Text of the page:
A Short History of Gardening

Insight into a topic is rooted in an understanding of its history, and this is true of the history of gardening.

It may seem insignificant, but the past always shapes the present. The evolution of gardening provides context for the gardening paradigm shift we find ourselves experiencing today, and helps us predict where gardening will go next.

Ancient gardens

Some historians believe the first gardens built for aesthetic purposes, not purely utility (like farming), were established in ancient Egypt around 2000BC. Championing symmetry and function, ancient Egyptian formal gardens were exclusive to the wealthy classes, for their pleasure and for fresh produce. Not long after these gardens spread around Egypt, similar gardens began to appear in the Middle East. Around the same time, a different gardening philosophy developed in China.

Plants were not chosen for their beauty, but for their symbolism. The natural order prevailed over the symmetry and formal structure of their ancient garden counterparts across the continent. Ponds and lakes were valued over artificial manipulations of water, like fountains. The goal was to replicate wider natural landscapes in miniature, encompassing the beauty of nature as a whole. These practices were influenced by the prevalent philosophy of the time – Taoism. Balance and harmony were the highest values, not beauty or displays of wealth.

The birth of landscaping

Ornamental horticulture surged under the Romans, incorporating gardening influences from each of the lands they conquered. Gardens were enclosed by walls, often in courtyards, and featured flowering plants, small trees, ponds and paving or mosaics. The first architectural book to mention this kind of landscaping was written by Roman engineer Vitruvius in 27BC – De architectura libri decem. It explains the Roman objectives of landscape design – durability, utility and beauty – that are still used by gardeners today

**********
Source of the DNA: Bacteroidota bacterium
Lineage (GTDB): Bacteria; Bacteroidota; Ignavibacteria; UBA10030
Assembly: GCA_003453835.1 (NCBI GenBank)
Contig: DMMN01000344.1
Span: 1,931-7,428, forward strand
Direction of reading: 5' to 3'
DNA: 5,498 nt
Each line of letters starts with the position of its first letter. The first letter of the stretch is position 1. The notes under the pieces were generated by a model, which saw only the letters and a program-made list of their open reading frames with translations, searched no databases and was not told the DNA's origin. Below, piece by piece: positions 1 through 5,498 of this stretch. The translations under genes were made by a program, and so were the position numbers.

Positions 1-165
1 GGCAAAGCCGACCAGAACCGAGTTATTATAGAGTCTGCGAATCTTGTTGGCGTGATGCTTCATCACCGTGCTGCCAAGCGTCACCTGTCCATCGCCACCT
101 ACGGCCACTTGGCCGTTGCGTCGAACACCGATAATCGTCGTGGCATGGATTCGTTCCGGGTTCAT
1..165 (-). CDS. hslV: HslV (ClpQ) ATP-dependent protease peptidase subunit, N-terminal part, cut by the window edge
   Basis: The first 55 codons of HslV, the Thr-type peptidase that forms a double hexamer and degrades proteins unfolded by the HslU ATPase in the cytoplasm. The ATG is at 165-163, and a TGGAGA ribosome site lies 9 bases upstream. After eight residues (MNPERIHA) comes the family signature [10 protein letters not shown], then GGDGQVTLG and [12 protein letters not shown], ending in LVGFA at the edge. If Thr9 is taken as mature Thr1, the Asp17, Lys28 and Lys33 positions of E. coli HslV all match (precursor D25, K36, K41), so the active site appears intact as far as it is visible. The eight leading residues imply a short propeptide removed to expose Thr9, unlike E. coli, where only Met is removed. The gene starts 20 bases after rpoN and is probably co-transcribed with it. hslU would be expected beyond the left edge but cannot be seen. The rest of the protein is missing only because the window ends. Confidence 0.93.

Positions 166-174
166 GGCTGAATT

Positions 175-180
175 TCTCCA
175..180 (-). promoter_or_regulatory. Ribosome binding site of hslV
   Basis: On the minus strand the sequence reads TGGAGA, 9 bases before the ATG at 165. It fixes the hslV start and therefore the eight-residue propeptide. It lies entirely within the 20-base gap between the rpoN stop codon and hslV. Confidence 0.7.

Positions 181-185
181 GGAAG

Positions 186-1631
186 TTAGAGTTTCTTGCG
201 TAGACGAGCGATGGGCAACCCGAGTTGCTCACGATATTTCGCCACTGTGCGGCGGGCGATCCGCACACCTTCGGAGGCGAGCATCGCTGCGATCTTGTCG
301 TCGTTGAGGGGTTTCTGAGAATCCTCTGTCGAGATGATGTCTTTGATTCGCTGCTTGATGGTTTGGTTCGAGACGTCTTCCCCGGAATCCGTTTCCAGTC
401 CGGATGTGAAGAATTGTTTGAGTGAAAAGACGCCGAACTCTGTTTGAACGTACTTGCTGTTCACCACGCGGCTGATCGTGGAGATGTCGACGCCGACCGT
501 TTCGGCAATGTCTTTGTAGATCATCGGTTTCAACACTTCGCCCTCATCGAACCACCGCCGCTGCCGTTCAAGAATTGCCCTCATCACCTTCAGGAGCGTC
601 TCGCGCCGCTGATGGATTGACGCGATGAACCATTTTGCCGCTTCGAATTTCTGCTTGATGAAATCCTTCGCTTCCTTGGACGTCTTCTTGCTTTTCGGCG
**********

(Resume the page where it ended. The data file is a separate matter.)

The Renaissance Period

The fall of the Roman empire and the start of the Dark Ages spurred a ‘dark’ period in gardening too. Gardens were still grown and cultivated, but gardening methods and design did not evolve much from their Roman predecessors. Gardens appeared mainly in monasteries, where monks grew plants for food as well as medicinal and spiritual purposes.

In the late 15th century, the Renaissance Period saw a revival of ornamental gardens originating from Italy and France, which once again catapulted gardening into mainstream popularity. Expansive gardens were a necessary feature alongside every wealthy home, sporting ornamental plants over crops and elaborate mazes with manicured hedges. Gardens were a status symbol of the aristocracy. Renowned garden designers borrowed techniques from the popular landscape painters of the time – perspective and balance – and introduced the idea of the garden as an outdoor extension of the home.

Gardening took off and continued to evolve in the following centuries. Botanical gardens sprang up throughout Europe, the first opening in Pisa in 1543. In the 1600s, formal gardens that prioritised geometric shapes, strong colours, symmetry and detail in design were popularised. Famous historic landscapers such as William Kent and Lancelot Brown rebelled against these formalities by introducing winding walkways and natural bridges. Globalisation and advances in transportation introduced new plants to continents they had not touched. The period from the 15th – 20th century saw a diversity in plants, garden design and gardening practices never experienced in the industry before.

The modern period

In the 20th century, gardening trends emerged as a reaction to the events of the 1900s and the century before. Opponents of the standardised nature of mass production emerging from the industrial revolution built cottage gardens to hark back to picturesque, natural gardens and individual craftsmanship. Modernist gardens embraced a harmony between indoor and outdoor space, using minimalist design principles and materials from architecture never before applied to gardening. Later in the century, as incomes increased along with urban living, gardening became a common hobby open to all.

Now, in the 21st century, gardening is more accessible than ever, and next-generation gardeners are working hard to make sure it stays that way.

New gardening trends all point to inclusivity. Previously limited to those with land, money or free time, 21st century trends like indoor gardening and low maintenance gardens open a space for anyone to join in. It has evolved from a recreational activity reserved for the elite to a necessary activity for everyone’s health and wellness. The planet also features in this gardening inclusivity: where the focus has been on what the garden can do for us in earlier centuries, the rise of climate change has led next-generation gardeners to ask what we can do for the garden, and by extension the planet, instead. In some ways it is a return to the ‘functional’ focus of ancient gardens, but today our definition of ‘functional’ has expanded to include saving the environment.

This article is based on the book The Next Generation Gardener by Madison Moulton, available on Amazon.

The Gardener